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Study reveals association between inadequate antioxidant intake and increased risk of depression in men

Disease Prevention Daily

2020 JUN 01 (NewsRx) -- By a News Reporter-Staff News Editor at Disease Prevention Daily -- A new study on Health and Medicine - Diet and Nutrition is now available. According to news reporting originating in Sydney, Australia, by NewsRx journalists, research stated, “The objectives of the study were to evaluate the associations between antioxidant intake, dietary patterns and depressive symptoms among older men. Method 794 men participated in a detailed diet history interview at the Concord Health and Ageing in Men Project 3rd wave (considered baseline nutrition) and 781 men participated at the 4th wave (considered 3-year follow-up).”

Funders for this research include National Health and Medical Research Council, Ageing and Alzheimers Institute, University of Sydney, Australian Research Council Centre of Excellence in Population Ageing Research.

The news reporters obtained a quote from the research from the University of Sydney, “Depressive symptoms were measured using the Geriatric Depression Scale (GDS >= 5). Dietary adequacy of antioxidant intake was assessed by comparing participants’ median intake of vitamin A, E, C and zinc to the Nutrient Reference Values for Australia. Attainment of NRVs of antioxidant was categorised into a dichotomised variable ‘poor’ (meeting <= 2) or ‘good’ (meeting >= 3). Individual antioxidant nutrient was categorised into quartiles. The Australian and Mediterranean diet scores were assessed as predictor variables. The prevalence of GDS >= 5 was 12.8% at baseline nutrition and 13.2% of men developed GDS >= 5 at a 3-year follow-up. There was a significant cross-sectional association between poor antioxidant intake and GDS >= 5 in adjusted analyses [OR: 1.95 (95% CI 1.03, 3.70)]. Poor antioxidant intake at baseline nutrition remained prospectively associated with incident GDS >= 5 [OR: 2.46 (95% CI 1.24, 4.88)] in adjusted analyses. This association was also found for the lowest quartile of zinc [OR 2.72 (95% CI 1.37, 5.42)] and vitamin E intake [OR 2.18 (95% CI 1.05, 4.51)]. None of the other antioxidants and dietary patterns had a significant association with incident depressive symptoms.”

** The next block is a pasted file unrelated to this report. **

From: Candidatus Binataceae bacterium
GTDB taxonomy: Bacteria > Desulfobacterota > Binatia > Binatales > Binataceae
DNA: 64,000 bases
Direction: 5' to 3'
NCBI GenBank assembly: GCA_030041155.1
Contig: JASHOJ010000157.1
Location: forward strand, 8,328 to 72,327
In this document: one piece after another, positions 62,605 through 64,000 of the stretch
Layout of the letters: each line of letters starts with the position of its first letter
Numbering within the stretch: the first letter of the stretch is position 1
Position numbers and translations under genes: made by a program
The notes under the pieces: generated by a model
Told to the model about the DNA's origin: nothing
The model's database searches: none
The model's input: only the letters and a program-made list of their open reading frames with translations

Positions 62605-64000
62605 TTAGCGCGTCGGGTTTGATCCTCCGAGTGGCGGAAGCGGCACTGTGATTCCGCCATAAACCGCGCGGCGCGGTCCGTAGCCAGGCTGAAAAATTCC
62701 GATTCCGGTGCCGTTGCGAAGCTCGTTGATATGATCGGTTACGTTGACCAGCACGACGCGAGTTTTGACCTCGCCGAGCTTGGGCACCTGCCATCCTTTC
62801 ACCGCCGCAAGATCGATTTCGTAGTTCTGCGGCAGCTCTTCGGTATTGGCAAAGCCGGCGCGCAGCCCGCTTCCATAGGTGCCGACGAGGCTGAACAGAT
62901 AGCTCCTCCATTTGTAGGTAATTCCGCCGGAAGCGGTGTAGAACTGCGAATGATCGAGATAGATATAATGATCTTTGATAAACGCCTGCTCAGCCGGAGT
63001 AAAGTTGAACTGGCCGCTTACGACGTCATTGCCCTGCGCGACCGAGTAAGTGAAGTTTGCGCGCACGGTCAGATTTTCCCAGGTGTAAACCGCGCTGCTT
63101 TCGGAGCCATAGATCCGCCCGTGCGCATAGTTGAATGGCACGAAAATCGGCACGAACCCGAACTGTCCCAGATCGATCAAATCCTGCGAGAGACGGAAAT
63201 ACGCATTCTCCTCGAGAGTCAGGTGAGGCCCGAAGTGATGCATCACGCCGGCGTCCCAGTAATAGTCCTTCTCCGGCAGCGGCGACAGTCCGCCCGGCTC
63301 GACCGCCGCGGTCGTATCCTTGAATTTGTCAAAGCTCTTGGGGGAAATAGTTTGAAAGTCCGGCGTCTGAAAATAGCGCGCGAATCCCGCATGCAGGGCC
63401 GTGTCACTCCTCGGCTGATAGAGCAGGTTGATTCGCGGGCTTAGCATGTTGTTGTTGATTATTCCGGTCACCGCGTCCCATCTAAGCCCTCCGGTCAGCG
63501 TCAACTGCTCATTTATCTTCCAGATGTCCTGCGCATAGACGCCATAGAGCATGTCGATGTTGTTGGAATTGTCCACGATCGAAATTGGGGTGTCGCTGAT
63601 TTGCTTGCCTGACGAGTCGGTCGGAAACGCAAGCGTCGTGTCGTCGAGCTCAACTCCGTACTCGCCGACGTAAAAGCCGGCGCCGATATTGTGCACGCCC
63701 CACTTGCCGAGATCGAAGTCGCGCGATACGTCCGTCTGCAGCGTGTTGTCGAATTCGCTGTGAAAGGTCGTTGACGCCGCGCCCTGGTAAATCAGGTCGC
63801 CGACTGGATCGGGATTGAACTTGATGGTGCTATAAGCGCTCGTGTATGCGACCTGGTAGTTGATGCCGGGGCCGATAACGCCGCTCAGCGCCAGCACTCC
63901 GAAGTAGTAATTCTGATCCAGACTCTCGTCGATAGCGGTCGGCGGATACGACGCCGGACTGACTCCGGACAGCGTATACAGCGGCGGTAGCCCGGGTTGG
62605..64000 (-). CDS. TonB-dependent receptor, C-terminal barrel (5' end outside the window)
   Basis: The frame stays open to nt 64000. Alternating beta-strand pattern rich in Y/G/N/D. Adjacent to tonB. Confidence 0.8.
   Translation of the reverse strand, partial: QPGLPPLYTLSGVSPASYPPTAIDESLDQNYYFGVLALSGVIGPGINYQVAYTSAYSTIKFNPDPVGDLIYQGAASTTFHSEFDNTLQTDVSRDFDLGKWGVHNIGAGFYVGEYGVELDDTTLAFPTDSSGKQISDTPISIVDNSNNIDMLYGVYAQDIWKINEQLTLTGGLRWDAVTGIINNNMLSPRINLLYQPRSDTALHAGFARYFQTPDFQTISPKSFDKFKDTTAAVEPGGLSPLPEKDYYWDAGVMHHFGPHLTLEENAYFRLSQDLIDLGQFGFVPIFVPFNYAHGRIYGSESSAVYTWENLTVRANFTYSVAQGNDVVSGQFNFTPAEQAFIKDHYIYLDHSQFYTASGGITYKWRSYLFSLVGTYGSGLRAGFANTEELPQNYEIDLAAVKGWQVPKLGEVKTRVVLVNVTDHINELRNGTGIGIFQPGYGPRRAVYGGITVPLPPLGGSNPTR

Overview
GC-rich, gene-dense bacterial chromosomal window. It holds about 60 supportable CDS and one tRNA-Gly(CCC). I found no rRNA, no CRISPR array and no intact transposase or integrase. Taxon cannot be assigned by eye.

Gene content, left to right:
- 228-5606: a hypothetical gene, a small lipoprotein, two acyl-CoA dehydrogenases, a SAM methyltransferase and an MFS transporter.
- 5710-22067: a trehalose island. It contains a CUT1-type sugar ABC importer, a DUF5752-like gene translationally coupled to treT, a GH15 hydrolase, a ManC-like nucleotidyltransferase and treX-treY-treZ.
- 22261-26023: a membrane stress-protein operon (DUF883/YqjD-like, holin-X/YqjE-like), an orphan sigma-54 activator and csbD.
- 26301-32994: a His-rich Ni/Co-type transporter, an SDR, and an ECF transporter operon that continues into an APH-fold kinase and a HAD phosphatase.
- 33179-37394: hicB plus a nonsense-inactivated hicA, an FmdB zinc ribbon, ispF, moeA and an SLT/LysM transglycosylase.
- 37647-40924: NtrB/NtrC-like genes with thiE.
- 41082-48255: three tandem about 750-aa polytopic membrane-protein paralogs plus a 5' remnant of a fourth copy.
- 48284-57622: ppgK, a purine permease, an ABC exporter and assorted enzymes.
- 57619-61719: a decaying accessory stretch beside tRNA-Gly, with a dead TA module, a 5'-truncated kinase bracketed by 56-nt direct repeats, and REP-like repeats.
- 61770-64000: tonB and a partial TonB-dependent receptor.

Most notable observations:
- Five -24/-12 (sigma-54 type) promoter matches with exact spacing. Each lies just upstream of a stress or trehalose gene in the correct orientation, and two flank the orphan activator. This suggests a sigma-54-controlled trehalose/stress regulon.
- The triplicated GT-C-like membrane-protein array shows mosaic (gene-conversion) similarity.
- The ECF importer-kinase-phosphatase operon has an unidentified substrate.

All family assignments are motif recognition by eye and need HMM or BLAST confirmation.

According to the news reporters, the research concluded: “Inadequacy of antioxidant intake, particularly zinc and vitamin E, is associated with increased risk of clinically significant depressive symptoms in older men.”

For more information on this research see: The Association Between Antioxidant Intake, Dietary Pattern and Depressive Symptoms In Older Australian Men: the Concord Health and Ageing In Men Project. European Journal of Nutrition, 2020;():. European Journal of Nutrition can be contacted at: Springer Heidelberg, Tiergartenstrasse 17, D-69121 Heidelberg, Germany. (Springer - www.springer.com; European Journal of Nutrition - http://www.springerlink.com/content/1436-6207/)

Our news correspondents report that additional information may be obtained by contacting A. Das, University of Sydney, Charles Perkins Centre, School of Life and Environmental Sciences, Sydney, Nsw 2006, Australia. Additional authors for this research include R.V. Ribeiro, V. Hirani, R.G. Cumming, D.G. Le Couteur, D.J. Handelsman, V. Naganathan and L.M. Waite.

The direct object identifier (DOI) for that additional information is: https://doi.org/10.1007/s00394-020-02255-8. This DOI is a link to an online electronic document that is either free or for purchase, and can be your direct source for a journal article and its citation.

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